October 28, 2009
National Archives Continues Year-Long 75th Anniversary Celebration in November
Special films and author lecture celebrate important anniversary
Washington, DC…The National Archives continues its 75th Anniversary celebration in November with special lectures, programs, and films. These events are free and open to the public and will be held in the National Archives Building in Washington, DC, which is fully accessible. Attendees should use the Special Events Entrance on the corner of 7th Street and Constitution Avenue, NW. National Archives Fall/Winter exhibit hours are 10 a.m.-5:30 p.m. (Closed Thanksgiving and December 25).
Film: 75th Anniversary Noontime Film Series: From the Vaults: War & Conflict
Thursday, November 12, at noon, William G. McGowan Theater
From the Vaults: War & Conflict continues the 75th Anniversary Film Series with a selection of short films from the holdings of the National Archives including Our America at War (1941), John Huston’s The Battle of San Pietro (1944), UN Offensive (1950), and others. (75 minutes.) Please note—some scenes may be disturbing to younger viewers.
Noontime Lecture: 75th Anniversary Author Lecture Series:
Sisterhood of Spies: The Women of the OSS– by Elizabeth P. McIntosh
Wednesday, November 18, at noon, Jefferson Room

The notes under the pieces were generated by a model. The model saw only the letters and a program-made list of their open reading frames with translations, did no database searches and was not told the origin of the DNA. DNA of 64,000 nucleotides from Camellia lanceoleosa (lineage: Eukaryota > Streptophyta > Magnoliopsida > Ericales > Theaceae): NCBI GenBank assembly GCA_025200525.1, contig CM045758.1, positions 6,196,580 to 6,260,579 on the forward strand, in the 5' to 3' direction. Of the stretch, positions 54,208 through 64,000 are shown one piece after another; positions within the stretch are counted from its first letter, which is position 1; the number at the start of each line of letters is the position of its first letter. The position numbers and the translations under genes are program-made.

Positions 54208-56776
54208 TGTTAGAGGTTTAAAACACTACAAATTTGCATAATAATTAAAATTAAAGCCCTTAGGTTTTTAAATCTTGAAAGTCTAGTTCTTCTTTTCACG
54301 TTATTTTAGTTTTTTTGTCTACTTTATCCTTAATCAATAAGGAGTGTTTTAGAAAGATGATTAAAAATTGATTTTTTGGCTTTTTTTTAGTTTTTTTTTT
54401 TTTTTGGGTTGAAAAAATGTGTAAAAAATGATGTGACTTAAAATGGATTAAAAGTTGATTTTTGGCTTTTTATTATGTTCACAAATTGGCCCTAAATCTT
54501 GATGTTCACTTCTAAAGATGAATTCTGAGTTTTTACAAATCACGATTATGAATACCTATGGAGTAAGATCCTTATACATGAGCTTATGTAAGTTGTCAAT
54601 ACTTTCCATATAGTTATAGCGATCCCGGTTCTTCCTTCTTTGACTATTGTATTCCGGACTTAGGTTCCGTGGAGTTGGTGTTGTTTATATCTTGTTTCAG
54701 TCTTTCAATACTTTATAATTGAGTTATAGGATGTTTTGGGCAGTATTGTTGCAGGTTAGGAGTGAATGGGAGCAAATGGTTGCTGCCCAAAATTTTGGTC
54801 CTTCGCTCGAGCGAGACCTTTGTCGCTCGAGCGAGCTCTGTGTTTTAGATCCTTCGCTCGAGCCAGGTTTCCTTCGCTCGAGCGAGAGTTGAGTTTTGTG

Within the ranks of America’s intelligence community, former agent Elizabeth P. McIntosh is a legend. A one-time war correspondent, the young McIntosh joined the fledgling Office of Strategic Services in 1943, plunged into her assigned task of running morale operations against the Japanese, and went on to become a longtime employee of the CIA. In Sisterhood of Spies, McIntosh tells the story of undercover women, including Marlene Dietrich and Julia Child. A book signing will follow the program, and the book can be purchased in advance at a discount by calling the Archives Shop at 202-357-5271.
Background on the 75th Anniversary
Signed into law by President Franklin D. Roosevelt on June 19, 1934, the legislation established a National Archives to preserve the permanently valuable papers of the federal government. Today the institution has become a cornerstone of our democracy, making billions of documents created by federal officials available for inspection, thereby holding public officials accountable for their actions. See the 75th anniversary web site for highlights of defining moments in the agency’s history, photo galleries, and notices of special events at National Archives facilities nationwide.
To request an accommodation (i.e. a sign language interpreter) for a public program, please e-mail firstname.lastname@example.org or call 202-357-5000 at least two weeks prior to the event.
For more information about programs and activities for the 75th anniversary, contact the National Archives public affairs staff at 202-357-5300.